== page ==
I’m on my way to Los Angeles for a few days for work.
Here are a few items to get your blood boiling…
On the night of May 27, as armed men streamed through his front door, Westcott grabbed his gun. But the 29-year-old didnâ€™t have a chance to shoot before he died in a volley of gunfire. And those who killed him werenâ€™t robbers.
They were police officers from the same agency he had enlisted to protect his home.
At MCI-Framingham, women committed solely under Section 35 are, in many respects, treated worse than convicted prisoners. Like other prisoners, they are strip-searched, subjected to body-cavity inspections, and deprived of their personal possessions and dignity. But unlike other prisoners, they cannot visit the library, pray at the chapel, or participate in prison programs. In fact, civilly committed women at MCI-Framingham cannot even access the addiction treatment programs available to sentenced prisoners.
As Governor Deval Patrick has acknowledged, Massachusetts is the only state that incarcerates people suffering from addiction who have not been convicted of crimes. This lawsuit seeks to end that practice.
Via Diane Goldstein, comes this from the Center for Investigative Reporting: Doctor pleads guilty to billing fraud at Los Angeles-area rehab clinic
A Southern California physician pleaded guilty to falsely identifying teenagers as drug or alcohol addicts to justify millions in bills to the governmentâ€™s rehabilitation program for the poor. […]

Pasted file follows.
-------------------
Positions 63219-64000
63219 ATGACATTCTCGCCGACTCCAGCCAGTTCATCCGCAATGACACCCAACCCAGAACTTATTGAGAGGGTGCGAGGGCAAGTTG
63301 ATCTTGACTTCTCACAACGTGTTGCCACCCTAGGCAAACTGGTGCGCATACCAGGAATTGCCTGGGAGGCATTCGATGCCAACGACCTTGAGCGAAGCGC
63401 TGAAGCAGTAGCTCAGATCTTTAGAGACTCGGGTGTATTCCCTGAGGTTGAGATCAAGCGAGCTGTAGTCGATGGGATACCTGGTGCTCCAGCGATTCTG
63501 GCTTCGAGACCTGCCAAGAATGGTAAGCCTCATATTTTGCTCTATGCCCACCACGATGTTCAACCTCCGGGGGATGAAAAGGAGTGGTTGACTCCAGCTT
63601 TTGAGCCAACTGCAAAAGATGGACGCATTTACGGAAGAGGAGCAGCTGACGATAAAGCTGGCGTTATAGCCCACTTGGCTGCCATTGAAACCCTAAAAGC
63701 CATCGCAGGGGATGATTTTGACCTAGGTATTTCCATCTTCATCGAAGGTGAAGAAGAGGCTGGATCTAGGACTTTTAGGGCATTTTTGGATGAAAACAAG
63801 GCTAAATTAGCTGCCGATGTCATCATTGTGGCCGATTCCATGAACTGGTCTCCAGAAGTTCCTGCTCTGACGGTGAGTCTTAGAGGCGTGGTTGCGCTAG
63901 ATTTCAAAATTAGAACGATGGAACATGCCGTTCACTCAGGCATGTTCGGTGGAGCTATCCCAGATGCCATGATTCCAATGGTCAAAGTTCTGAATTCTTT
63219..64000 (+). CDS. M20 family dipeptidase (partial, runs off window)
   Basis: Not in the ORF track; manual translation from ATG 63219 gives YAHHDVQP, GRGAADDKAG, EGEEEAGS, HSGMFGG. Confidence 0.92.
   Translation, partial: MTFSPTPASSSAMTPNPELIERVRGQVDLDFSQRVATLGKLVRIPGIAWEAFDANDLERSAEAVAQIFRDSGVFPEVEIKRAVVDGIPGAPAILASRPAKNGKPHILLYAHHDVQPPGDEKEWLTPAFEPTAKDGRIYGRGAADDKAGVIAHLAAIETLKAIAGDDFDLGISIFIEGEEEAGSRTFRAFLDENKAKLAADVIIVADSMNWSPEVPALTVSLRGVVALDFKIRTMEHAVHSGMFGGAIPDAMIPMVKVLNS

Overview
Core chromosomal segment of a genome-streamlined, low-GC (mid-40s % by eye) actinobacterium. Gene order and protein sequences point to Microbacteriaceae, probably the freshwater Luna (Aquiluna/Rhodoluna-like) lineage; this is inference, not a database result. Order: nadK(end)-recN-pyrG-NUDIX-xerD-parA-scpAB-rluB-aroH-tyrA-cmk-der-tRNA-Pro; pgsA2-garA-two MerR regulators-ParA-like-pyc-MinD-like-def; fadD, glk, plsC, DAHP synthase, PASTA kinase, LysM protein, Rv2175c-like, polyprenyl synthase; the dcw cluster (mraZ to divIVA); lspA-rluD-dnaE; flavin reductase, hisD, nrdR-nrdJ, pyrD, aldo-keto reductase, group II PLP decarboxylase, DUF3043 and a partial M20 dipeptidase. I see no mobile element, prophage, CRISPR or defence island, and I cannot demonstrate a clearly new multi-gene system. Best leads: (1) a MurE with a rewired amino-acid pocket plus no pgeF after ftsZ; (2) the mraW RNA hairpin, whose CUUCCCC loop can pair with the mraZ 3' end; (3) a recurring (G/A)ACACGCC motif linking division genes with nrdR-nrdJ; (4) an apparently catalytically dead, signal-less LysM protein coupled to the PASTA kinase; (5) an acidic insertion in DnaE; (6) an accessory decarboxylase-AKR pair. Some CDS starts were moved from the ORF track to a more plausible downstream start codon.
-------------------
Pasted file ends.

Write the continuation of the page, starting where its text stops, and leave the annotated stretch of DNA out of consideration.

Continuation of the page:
The Redondo Beach doctor had been medical director since 1999 and was responsible for $46 million in fraudulent claims, prosecutors said. Whitson referred questions to his attorney, who declined to comment.
Four Atlantic counselors also pleaded guilty to fraud last year. They were accused of spending only a half-hour twice a week with students while fabricating the paperwork to bill for up to five 90-minute counseling sessions each week.[…]
At Atlantic, prosecutors stated that Margarita Lopez, Tamara Diaz, Cindy Leticia Ortiz and Arthur Dominguez enrolled students in substance abuse counseling even if they didnâ€™t have an addiction problem. At the direction of their supervisors, they then fabricated counseling notes to justify billing the government for sessions that never happened. Dominguez, for example, was instructed to improve his fake paperwork if it appeared to be copied and pasted.
Despite Mackenzie’s deteriorating condition, his trial is expected to be completed Friday, Linda Bowman, the judicial trial court supervisor at the Scott County Clerk’s Office, told The Huffington Post. If Mackenzie is found guilty, he faces at least three years in prison — a punishment that he’s said equates to a death sentence. […]
District Court Judge Henry Latham ruled in May that Mackenzie is barred from using his condition as a defense in court during his trial as a reason for why he was growing marijuana, the Associated Press reported.